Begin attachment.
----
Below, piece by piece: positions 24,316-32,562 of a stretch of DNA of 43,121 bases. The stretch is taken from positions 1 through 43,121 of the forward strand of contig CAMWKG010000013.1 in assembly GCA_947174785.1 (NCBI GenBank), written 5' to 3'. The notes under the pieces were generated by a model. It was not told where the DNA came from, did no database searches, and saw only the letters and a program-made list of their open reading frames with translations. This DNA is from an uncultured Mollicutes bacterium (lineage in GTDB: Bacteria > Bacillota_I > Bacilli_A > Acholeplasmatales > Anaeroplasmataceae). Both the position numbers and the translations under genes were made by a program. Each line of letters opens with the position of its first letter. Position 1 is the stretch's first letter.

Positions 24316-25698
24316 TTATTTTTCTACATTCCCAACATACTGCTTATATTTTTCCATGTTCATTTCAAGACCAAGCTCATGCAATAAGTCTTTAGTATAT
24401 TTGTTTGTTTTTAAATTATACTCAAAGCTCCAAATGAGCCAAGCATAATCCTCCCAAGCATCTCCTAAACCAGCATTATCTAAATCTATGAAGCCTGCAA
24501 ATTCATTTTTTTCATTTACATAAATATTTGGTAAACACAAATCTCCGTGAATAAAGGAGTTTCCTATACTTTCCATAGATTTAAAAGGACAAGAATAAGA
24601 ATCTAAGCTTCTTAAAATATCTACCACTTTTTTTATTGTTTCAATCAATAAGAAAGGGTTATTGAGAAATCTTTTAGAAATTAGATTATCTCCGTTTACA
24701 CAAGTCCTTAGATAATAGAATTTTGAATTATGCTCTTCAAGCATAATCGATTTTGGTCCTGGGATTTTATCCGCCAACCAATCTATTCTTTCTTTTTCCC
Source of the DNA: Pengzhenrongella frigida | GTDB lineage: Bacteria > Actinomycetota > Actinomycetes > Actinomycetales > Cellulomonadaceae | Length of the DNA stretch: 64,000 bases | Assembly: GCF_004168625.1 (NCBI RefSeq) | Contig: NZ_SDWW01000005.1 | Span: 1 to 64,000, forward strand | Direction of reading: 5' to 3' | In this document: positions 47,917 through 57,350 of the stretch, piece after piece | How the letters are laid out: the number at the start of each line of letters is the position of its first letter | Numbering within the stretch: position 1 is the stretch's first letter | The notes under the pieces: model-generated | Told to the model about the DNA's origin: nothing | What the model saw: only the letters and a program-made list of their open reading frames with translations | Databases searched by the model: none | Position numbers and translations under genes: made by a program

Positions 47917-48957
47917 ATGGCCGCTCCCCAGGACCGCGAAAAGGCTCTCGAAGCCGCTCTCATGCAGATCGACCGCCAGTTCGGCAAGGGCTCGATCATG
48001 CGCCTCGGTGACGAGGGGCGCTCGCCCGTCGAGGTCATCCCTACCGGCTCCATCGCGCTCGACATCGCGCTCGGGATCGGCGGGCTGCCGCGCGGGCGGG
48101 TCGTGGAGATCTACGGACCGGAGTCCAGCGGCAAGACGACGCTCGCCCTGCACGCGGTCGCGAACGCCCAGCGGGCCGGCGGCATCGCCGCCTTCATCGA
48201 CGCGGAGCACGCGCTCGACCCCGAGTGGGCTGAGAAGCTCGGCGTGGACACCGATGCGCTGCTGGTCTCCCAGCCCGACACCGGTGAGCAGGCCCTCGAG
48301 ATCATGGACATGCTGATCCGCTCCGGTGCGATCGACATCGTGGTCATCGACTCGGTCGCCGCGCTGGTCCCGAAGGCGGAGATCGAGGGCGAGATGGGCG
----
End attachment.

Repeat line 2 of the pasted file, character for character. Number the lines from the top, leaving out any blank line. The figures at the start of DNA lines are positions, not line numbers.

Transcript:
Positions 24316-25698